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Brighton Notations
Qualité quand ça marche: 3.4
Consistance des Vagues: 4.1
Niveau de Difficulté: 3.3
Planche à voile et Kite Surf: 1.8
Foule a l'Eau: 3.1

Général: 3.1

Voir toutes les 18 notations

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Surf Report Feed

Statistiques de Houle pour Brighton, Mars: Toutes Houles – Tous Vents

This image illustrates the range of swells directed at Brighton through a typical March, based on 2964 NWW3 model predictions since 2007 (values every 3 hours). The wave model does not forecast surf and wind right at the coast so we have chosen the best grid node based on what we know about Brighton, and at Brighton the best grid node is 14 km away (9 miles).

The rose diagram shows the distribution of swell directions and swell sizes, while the graph at the bottom shows the same thing without direction information. Five colours show increasing wave sizes. The smallest swells, less than 0.5m (1.5 feet), high are coloured blue. These occurred only 29% of the time. Green and yellow represent increasing swell sizes and largest swells greater than >3m (>10ft) are shown in red. In both graphs, the area of any colour is proportional to how commonly that size swell occurs.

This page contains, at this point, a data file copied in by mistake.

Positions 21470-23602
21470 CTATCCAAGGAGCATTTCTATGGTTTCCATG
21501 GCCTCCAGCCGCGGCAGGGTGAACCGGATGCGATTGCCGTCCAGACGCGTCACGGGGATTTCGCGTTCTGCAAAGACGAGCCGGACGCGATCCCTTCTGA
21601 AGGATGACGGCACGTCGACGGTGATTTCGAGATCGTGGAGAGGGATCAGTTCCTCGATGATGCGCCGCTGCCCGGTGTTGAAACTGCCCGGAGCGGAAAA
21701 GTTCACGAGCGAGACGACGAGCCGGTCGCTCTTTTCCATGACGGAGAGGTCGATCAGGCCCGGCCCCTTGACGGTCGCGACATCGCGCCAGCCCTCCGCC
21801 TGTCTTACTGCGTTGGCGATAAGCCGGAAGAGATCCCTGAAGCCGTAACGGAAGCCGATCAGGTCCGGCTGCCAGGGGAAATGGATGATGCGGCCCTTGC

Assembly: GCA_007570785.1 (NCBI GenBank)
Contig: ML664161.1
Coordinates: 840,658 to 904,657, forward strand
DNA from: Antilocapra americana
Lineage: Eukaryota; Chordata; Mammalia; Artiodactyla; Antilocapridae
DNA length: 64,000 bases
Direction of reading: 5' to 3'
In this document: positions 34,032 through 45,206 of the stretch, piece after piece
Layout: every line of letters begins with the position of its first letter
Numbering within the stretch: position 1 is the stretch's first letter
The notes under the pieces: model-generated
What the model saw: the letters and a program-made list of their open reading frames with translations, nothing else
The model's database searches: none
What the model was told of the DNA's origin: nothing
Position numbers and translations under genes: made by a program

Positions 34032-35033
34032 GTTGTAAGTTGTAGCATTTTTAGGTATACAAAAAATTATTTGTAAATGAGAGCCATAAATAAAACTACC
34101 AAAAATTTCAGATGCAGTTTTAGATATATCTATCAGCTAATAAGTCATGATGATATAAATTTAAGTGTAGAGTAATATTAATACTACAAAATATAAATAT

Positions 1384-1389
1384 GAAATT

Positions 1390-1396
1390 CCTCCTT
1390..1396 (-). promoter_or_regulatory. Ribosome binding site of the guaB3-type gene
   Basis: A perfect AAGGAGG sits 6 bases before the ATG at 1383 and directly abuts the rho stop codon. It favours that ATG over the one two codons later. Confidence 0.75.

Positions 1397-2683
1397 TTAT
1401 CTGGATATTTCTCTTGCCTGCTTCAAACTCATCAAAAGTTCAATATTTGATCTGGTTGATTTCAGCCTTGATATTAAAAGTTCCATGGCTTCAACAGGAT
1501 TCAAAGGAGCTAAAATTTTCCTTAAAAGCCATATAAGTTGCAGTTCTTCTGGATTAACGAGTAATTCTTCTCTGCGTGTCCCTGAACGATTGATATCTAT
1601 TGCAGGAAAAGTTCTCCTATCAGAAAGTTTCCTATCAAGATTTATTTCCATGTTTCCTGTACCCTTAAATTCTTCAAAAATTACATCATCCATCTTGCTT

The diagram implies that the dominant swell direction, shown by the largest spokes, was S, whereas the the most common wind blows from the NW. Because the wave model grid is offshore, sometimes a strong offshore wind blows largest waves away from Brighton and away from the coast. We combine these with the no surf category of the bar chart. To avoid confusion we don't show these in the rose graph. Because wind determines whether or not waves are good for surfing at Brighton, you can view an alternative image that shows only the swells that were predicted to coincide with glassy or offshore wind conditions. Over an average March, swells large enough to cause clean enough to surf waves at Brighton run for about 40% of the time.

IMPORTANT: Beta version feature! Swell heights are open water values from NWW3. There is no attempt to model near-shore effects. Coastal wave heights will generally be less, especially if the break does not have unobstructed exposure to the open ocean.